Saturday, September 23, 2017

Notes from Skype Mentors: What Doreen does when someone else can say it better.

As many of you know, my classes include a session with a “Skype Mentor.”  I ask former students (many now at ECD and Principal level), industry leaders and all around nice people with extensive experience – the jobs, awards and kind of books you want – to spend an hour one-on-one with my students. 

Students show their work, get advice, discuss industry trends – exactly what, I’m not sure.  These sessions are private between student and Mentor.  If anyone wants to share, I love to hear.  If not, that’s fine too.  

Since I started doing it, we’ve had (look for their agency and/or portfolio sites) creative giants including David Baldwin, David Glaze, Nick Cade, Ryan Martindale, Robert Clifton, Rich Toltzman, Robyn Cohen, Allison Hammer, George Logothetis, Josh Shelton, Sara Steinberg, Cal McAllister, Derek Barnes, Britton Rice, Jameson Rossi and others.

 If I've forgotten anyone, let me know.  I'll make it up to you somehow. 

This term I asked my students to send me a short paragraph or two about their biggest takeaway from their Mentor Session.  Nothing personal, just something I could share here on the blog to inspire others.

If you really want to be impressed, google some of the folks who participated.  Their work, of course.  But also their accomplishments. 

Skype Mentor: Britton Rice

“Brit told me that there will always be times where your writing doesn't fit what the client and/or the agency wants but don't take it personally. He said the difference between creatives who went to Circus and the ones who didn't is Circus grads take the criticism, hit the ground running and come back with even stronger work. 

“He also told me to always stay curious because you never know when something random you wanted to read about might spark your next idea.”

Skype Mentor: Alison Hammer 

“Alison told me it may feel necessary — as a junior — to be first to speak or give feedback in group settings. We may feel pressure to assert ourselves in an effort to prove worth but don’t. 

“Fight the urge. 

“Not last to speak but not first. Listen more talk less. Whatever words we choose to use during conversations/feedback should always aim to add value

“This is something I’ll remember forever. So true. So important. But takes practice.”

Skype Mentor: Jameson Rossi

“If you ever get really stuck or burned-out on an assignment, forget about the strategy and previous lines. Start as far away as you can from everything. Start going "What if [blank]" and go as messed up as you want. You can always dial it back later.”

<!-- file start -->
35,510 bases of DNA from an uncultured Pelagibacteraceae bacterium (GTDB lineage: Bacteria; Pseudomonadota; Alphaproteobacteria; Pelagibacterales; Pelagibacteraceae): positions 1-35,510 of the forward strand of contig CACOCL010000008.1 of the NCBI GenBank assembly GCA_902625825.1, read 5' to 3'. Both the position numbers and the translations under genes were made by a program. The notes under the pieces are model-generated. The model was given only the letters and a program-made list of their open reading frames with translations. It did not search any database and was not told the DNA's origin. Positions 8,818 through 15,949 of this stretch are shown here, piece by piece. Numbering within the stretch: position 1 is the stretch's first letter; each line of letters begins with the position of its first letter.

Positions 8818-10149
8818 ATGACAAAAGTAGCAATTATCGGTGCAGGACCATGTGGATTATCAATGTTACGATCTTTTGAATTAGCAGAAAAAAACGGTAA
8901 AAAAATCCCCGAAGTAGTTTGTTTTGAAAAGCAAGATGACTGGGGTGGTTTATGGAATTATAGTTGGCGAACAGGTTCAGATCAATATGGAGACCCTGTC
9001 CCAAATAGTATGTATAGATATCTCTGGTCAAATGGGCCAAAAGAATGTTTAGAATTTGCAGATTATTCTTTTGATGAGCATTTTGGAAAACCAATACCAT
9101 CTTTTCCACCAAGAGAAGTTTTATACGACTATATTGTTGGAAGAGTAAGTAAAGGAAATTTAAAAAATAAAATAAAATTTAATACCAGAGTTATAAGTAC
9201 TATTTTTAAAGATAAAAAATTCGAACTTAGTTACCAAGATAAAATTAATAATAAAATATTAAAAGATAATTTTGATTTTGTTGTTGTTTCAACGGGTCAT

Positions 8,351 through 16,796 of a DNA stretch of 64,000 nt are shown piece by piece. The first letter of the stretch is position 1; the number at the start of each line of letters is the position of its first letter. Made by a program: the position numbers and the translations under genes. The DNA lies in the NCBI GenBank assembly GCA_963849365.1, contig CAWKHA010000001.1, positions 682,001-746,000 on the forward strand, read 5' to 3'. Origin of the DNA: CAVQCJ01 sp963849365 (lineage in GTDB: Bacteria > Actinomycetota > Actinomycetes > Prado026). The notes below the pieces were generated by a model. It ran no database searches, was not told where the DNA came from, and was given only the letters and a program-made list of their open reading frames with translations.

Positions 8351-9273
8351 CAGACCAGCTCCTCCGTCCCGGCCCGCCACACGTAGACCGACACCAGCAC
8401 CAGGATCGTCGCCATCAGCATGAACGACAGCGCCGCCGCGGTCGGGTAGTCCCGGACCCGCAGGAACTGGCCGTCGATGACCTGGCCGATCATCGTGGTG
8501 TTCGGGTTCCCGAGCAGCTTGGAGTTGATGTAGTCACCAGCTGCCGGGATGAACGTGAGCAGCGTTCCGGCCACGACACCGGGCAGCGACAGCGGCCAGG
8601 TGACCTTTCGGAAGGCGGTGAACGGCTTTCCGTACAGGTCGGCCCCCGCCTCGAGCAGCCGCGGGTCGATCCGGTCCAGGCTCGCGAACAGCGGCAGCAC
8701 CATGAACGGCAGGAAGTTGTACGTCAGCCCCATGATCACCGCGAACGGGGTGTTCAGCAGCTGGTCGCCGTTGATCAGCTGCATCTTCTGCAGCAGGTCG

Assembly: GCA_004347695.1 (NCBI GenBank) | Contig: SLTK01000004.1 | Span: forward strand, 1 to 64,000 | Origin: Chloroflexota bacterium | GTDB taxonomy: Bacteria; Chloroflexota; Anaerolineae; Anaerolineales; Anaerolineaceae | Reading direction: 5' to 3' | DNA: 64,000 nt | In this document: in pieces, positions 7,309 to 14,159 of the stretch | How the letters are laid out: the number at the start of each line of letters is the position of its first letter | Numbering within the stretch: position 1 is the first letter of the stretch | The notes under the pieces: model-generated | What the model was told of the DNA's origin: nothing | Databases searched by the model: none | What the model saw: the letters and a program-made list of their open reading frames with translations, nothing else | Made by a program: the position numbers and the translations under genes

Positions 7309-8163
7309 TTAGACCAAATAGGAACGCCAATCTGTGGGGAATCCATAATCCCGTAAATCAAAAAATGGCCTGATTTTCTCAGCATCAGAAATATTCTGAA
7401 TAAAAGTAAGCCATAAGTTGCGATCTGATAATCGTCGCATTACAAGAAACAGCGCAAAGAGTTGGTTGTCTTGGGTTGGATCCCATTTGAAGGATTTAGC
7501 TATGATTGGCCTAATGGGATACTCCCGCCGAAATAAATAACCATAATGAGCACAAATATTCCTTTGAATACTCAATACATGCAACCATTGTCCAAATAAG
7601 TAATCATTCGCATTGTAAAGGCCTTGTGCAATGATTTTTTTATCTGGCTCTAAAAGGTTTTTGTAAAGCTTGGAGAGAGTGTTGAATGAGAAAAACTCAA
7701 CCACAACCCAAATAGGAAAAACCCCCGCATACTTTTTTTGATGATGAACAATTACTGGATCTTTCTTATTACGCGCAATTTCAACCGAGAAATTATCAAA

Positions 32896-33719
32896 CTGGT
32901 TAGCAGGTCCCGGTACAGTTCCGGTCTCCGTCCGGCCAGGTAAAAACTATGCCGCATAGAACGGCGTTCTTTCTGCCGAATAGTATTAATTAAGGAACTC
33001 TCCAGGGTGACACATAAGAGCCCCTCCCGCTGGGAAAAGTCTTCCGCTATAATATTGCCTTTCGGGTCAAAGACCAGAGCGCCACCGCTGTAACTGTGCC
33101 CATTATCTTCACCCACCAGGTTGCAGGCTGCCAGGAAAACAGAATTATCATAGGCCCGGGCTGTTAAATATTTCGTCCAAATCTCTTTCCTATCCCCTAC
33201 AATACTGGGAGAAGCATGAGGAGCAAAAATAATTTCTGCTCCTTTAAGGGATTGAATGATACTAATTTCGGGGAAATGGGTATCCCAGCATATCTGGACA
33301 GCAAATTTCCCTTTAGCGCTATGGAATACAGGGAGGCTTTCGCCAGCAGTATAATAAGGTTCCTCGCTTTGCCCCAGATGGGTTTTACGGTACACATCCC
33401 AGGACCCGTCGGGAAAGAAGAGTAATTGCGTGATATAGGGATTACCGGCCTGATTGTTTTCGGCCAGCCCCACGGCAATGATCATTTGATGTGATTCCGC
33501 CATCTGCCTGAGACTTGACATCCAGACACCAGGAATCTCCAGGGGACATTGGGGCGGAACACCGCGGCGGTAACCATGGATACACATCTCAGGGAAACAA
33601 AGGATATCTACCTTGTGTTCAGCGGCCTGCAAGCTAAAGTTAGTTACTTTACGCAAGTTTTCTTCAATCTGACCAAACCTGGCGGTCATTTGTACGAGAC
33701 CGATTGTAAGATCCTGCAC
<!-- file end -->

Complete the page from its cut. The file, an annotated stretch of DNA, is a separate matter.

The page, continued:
Skype Mentor:  Sara Steinberg
“Even if I don't have work I'm happy to share, get it on a site now. That way I won't be scrambling to figure out how to do it later…

“The way she works: getting a brief and going off alone to write headlines before she meets with an AD or anyone works best for her. Headlines help her come up with concepts.

“Talked about where to work, small vs big shops, freelance, how to find your place/niche, etc.a)... She said while your first two jobs should be a small shop and a big shop, smaller shops are scrappier. There you wear more hats, less going through the higher ups and higher higher ups.

“Lastly, we talked about the difference in San Fran industry and other major cities. She said other spots are really big on the extensions [outdoor, e-media, social, broadcast, environmental, promotional, etc.], and there's such thing as "concept writers"... people with ideas that can only go so far, and they don't actually do much WRITING.

“She said she's heard the big guys talk about young writers who have lost their craft. They're all about executing quickly, getting shit done. But what you need to be able to do is WRITE.

“She gave me some people's books to check out (Ken Ziegler, Dave Adams, Jeff Lam, Jeff Greenspan, Ivan Cash). They're really cool, each for different reasons.”

Skype Mentor: Nick Cade
“It's all about the ideas — particularly for a student book. CDs want to see big ideas and executions that make them sit up and take notice. This is particularly true of transgressive ideas — things that take guts to execute, regardless of if you get support in doing them. For an example, check out his hack marriage campaign at It was low-budget, high profile, and it took just three guys with vision and courage to make it happen.  
“Interestingly, he also said that the industry is primed for writers right now. He downplayed his own skills as a writer, and said that now people want to see good copy decks. People who write well are in high demand. That's good news for us.”

Skype Mentor: Ryan Martindale

“Find someone who can take you under their wing, to teach you the things school doesn't (how to talk to clients, how to navigate the politics of agency life, etc.).
“Also, remember most CDs are old-school. They appreciate someone who can write their ass off. Incorporating new tech is great and important, but writing is your craft and you have to do it expertly.”
Thought these nuggets would get you thinking.  Would like to add one more, this for a former student now working in Singapore, paraphrased (probably badly).
“If you’re not a US Citizen and want to work here, enter every award show you can.  No matter how silly, insignificant or prestigious it is.  Anything you can add to your resume to show your unique talent will help at VISA time.”

This food for thought, along w/everything else published here at, is ©Doreen Dvorin/KamikazeCreative™

No comments:

Post a Comment